I could see it on some of the faces I met. It was that look of bewilderment or possibly even a mild disgust. The look conveyed an inability to understand my life of extravagance. It was a look that I knew all too well. . . . not from seeing it . . it was a look I had worn myself at times.
I’m not a rich person, not here in America. My income is well short of breaking into six digits. I’m like everyone else I know who looks at the Bill Gates of the world and can’t understand why anyone would need to accumulate that much wealth. I can reason that Bill Gates has earned his money and does, in fact, give away vast amounts of it. But despite my best efforts, I catch myself in moments of resentment over him having it. Sometimes I catch myself complaining that I don’t have enough. Now, as I stood in Swaziland, Africa, I found myself being viewed with that same look of not understanding my wealth . . . I had suddenly become Bill Gates.
I own seven pairs of shoes. There are two pairs of sneakers (One normal and one pair of Chuck Taylor’s), work boots, a pair of hiking boots, my funeral/wedding shiny shoes, my winter boots, and a pair of flip flops. I don’t think my shoe owning is excessive. By many people’s standards here in the US, my shoe collection is quite modest. Bill Gates probably owns a hundred pairs of shoes. Now I found myself standing before people who owned a single pair of shoes that left their toes visible through holes worn from years of use . . . or people who owned no shoes at all.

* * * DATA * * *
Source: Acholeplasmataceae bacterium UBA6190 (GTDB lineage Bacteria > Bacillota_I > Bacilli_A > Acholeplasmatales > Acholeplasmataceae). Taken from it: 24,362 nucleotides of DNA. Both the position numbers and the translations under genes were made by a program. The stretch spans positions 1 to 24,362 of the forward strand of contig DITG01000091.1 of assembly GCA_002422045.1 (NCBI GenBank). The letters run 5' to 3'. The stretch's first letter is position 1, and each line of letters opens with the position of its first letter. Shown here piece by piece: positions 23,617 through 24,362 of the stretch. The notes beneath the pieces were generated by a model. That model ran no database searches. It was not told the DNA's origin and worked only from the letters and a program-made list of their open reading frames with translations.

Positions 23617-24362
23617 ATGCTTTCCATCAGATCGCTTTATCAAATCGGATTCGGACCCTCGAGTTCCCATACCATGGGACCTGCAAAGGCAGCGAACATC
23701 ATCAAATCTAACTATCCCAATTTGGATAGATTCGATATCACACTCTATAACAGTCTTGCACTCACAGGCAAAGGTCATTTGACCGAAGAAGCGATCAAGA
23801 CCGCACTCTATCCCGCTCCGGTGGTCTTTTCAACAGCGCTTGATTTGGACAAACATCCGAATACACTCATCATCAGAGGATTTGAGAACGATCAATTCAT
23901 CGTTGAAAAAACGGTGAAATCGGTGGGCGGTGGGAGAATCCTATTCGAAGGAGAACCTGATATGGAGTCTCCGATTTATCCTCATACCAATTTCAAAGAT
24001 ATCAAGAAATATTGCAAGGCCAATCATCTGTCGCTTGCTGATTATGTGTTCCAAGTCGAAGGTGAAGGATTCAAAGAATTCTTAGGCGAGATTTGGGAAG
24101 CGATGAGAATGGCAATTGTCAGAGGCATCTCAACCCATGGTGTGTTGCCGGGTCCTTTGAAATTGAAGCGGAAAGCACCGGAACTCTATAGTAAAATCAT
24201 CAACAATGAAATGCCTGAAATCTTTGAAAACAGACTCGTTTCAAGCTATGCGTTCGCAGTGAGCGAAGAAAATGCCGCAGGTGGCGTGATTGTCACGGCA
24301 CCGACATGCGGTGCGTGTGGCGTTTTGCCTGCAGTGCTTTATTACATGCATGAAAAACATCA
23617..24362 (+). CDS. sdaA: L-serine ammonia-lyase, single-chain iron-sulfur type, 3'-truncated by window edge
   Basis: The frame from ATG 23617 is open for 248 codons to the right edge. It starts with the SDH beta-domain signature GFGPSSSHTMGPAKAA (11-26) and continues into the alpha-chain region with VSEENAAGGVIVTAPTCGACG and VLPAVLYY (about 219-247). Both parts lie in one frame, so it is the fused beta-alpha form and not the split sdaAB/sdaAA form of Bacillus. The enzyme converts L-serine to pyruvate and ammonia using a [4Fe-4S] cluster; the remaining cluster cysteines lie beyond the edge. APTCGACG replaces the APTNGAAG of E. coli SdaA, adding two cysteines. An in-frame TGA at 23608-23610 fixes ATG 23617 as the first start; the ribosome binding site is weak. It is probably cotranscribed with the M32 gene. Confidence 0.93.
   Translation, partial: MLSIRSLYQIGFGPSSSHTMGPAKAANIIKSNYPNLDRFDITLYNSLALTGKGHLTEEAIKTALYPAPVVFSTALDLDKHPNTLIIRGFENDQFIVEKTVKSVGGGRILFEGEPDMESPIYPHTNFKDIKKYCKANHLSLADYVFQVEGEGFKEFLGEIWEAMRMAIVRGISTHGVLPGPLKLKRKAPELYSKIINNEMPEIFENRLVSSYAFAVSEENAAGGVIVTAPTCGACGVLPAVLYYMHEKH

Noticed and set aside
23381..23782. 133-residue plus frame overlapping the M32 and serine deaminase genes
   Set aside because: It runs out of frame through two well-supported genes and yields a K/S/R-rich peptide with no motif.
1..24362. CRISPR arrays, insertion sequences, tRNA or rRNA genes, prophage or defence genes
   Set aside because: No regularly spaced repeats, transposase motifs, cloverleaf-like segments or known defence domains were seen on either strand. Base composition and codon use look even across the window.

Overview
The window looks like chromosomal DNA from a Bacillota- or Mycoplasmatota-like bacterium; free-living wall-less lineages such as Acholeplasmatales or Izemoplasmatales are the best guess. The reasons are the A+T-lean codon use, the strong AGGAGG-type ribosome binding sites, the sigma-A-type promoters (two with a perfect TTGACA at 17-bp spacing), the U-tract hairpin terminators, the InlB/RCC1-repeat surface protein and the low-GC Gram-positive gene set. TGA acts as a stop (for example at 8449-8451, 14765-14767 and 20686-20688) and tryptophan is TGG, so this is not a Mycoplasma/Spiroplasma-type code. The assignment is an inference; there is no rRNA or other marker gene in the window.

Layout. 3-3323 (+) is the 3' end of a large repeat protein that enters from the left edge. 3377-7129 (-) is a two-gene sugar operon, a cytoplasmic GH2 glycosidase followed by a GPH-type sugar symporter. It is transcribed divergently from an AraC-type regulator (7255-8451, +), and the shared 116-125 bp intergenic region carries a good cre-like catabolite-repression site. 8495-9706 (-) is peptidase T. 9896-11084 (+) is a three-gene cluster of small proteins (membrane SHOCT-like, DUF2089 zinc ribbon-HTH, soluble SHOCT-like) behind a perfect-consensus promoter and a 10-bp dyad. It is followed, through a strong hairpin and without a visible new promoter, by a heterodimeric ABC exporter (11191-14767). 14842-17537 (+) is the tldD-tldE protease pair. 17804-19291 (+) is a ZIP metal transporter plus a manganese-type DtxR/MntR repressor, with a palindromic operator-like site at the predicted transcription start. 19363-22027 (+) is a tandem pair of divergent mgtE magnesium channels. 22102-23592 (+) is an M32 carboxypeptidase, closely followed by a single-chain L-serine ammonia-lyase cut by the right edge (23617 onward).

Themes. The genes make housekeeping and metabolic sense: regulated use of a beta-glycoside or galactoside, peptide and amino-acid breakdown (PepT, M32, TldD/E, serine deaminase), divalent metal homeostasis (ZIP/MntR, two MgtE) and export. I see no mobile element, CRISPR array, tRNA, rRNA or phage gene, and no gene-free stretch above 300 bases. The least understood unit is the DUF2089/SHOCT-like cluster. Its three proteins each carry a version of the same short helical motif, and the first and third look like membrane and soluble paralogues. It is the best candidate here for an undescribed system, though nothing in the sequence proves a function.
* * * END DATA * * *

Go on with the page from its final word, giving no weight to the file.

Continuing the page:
My house is small and crappy. We barely have places to keep all our stuff. Yet, when I compared my house to the one I was invited into in Manzini, my house seemed like a palace. I had running water in my house, and a flushing toilet, heat, air conditioning, kitchen appliances. I realized that I had been taking mundane things like carpet, socks, paper towel and my seven pairs of shoes for granted. Most people here have none of these luxuries.
Houses here in Swaziland are simple concrete or block structures, often without windows . . . unless you are visiting a shanty town, and then they are made of garbage. Most don’t have running water, or electricity. Many don’t have a stove to cook on.
As Americans, we’ve all said, or nodded in agreement, how fortunate we are to live where we live and have what we have. For me, I don’t think I really knew what that meant until I was in Africa. I was now looking at what these statements really mean, with my own eyes. I now had a new definition for the term “life of privilege”.
I’m not going to tell anyone they should change their opinions on the Bill Gates of the world. Like I’ve said, I’ve had those thoughts myself at times. What I am saying is that we should at least be consistent with our opinions of wealthy people. If you want to hold contempt for someone who owns a hundred pair of shoes instead of seven, please feel free, but don’t turn around and take offense to someone with no shoes finding the same lack of understanding for someone who owns seven pairs. If I’m going to suggest that there is something wrong with Mr. Gates net worth, I have to accept that through the eyes of others, there is something wrong with mine. I might not be a billionaire, but there are plenty of places in the world where I can go to be considered filthy rich.
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Compassionate Life Foundation is a non-profit organization that provides funding for the El Shaddai Orphanage, and CLF student center in Swaziland.